Here on the TCG home front, our work every day runs the gamut from the activism and leadership of communicating theatre’s value to the critical basics of offering training opportunities to theatre staffs. With respect to the latter, we recently hosted our MetLife/TCG A-ha! Leadership Teleconference Demystifying Technology: Marketing and Publicity in the New Economy. It featured Chad Bauman, director of communications for Arena Stage, and Brad Stephenson, senior web media and marketing manager for Carnegie Mellon, and was moderated by TCG’s director of communications, Dafina McMillan. Check out the audio and web transcript here, and our Circle interview with Brad and Chad here.
Next up is Creative Thinking in Action with three MetLife/TCG A-ha! program recipients–Kevin Gillese (Dad’s Garage Theatre), Maria Striar (Clubbed Thumb) and Seema Sueko (Mo`olelo Performing Arts Company)–moderated by Polly Carl (Steppenwolf Theatre). Here’s a taste of what you can expect from the webinar in this Circle Q&A with the panelists. While the official registration is closed, we’ll post the audio and web transcript here.
As budget cuts continue to loom, the activist sentiment is alive and well across the nation. Recently, I reported on Kansas Governor Brownback’s decision to eliminate the State Arts Commission. It’s inspiring to see that the community’s determination has resulted in an initial win toward overturning the Governor’s decision. Here’s the story in the Wichita Eagle regarding a Senate committee’s vote to block the elimination of the commission. I also found some of the citizen testimony to be enlightening.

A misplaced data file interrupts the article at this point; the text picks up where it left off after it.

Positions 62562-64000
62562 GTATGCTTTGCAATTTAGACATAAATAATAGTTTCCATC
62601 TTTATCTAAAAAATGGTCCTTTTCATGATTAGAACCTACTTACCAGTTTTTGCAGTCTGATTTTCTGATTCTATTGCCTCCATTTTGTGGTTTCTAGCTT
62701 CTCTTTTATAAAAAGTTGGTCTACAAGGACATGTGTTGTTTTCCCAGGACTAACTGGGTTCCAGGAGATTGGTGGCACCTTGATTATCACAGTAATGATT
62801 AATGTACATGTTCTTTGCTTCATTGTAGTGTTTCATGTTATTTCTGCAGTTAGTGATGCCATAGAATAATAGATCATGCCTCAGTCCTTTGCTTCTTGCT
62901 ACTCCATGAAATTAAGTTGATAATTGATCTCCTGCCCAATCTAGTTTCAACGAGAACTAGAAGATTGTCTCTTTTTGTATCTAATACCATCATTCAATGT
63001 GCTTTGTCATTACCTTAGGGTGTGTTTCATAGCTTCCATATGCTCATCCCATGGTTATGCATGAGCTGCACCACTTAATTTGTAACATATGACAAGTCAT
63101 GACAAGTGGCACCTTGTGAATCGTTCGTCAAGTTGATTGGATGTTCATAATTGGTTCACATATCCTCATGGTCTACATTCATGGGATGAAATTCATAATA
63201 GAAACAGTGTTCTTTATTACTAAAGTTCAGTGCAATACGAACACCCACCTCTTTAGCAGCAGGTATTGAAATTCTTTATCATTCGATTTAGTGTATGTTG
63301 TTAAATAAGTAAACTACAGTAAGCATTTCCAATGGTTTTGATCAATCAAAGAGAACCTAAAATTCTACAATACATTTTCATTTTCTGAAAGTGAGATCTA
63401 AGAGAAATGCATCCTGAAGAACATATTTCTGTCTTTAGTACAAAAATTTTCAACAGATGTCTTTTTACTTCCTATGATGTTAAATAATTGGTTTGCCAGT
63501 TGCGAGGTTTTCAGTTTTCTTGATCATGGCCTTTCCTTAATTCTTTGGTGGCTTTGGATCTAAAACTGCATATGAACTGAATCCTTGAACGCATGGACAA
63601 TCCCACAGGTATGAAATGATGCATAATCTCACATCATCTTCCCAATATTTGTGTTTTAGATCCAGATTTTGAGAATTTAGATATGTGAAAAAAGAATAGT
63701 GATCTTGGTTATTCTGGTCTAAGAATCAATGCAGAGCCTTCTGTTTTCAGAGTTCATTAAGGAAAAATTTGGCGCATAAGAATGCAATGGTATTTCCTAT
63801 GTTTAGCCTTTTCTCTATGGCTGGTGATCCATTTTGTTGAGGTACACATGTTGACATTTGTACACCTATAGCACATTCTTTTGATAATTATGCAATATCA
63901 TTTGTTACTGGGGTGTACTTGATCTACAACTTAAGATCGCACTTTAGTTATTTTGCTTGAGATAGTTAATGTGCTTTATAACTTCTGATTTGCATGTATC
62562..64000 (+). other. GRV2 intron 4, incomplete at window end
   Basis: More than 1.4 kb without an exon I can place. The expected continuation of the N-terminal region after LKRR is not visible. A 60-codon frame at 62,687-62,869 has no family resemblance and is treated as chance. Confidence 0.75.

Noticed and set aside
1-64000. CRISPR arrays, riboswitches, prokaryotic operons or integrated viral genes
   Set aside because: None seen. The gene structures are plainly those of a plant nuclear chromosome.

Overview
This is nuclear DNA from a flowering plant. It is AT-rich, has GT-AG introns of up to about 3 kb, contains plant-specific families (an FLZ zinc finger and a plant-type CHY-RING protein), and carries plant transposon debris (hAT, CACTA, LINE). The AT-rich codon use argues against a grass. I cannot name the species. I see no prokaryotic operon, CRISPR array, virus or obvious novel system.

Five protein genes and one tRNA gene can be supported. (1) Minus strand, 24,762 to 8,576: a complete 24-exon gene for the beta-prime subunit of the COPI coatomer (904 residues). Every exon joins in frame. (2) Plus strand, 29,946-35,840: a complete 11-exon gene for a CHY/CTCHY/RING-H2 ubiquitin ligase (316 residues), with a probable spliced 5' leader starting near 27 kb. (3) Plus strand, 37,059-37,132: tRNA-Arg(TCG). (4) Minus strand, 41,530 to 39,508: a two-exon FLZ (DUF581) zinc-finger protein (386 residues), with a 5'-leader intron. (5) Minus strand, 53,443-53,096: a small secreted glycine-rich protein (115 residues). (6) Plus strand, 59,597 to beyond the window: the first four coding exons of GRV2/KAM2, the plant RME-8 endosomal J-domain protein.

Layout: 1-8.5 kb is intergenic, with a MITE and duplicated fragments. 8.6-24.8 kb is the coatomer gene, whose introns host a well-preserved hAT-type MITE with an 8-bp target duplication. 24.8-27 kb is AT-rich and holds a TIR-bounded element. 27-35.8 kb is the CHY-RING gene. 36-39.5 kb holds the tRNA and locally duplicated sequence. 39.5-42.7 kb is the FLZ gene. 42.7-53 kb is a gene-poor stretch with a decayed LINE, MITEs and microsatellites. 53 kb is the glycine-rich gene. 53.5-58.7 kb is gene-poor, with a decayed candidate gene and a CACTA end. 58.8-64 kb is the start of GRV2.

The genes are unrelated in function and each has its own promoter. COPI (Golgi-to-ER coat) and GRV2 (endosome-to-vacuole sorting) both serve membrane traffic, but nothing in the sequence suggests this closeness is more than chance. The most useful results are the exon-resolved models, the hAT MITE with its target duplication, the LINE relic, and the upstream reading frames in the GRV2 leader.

Since the NEA’s release of the Survey of Public Participation in the Arts, much discussion has centered on the drop in arts education in schools—and the large race and ethnicity gap in childhood arts learning. In 2008, almost 60 percent of young white adults reported having taken art classes as children. By comparison, only about one quarter of both African Americans and Hispanics experienced childhood arts learning. In a world filled with inequality, I have often observed that training in the arts can “level the playing field” as a way for young people to demonstrate achievement. This address from Harvard professor and pioneer in developmental psychology—Jerome Kagan—articulates this concept beautifully. I found this piece on the National Performing Arts Convention website, which I also remind you to visit. It’s got a wealth of helpful information in the five NPAC topic areas of advocacy, artists, arts education, diversity and technology.
And…Conference countdown: T- 14 weeks. Tomorrow is the deadline to submit Whatifestos” (manifestos dealing with “what if…?” questions). We hope to hear from you!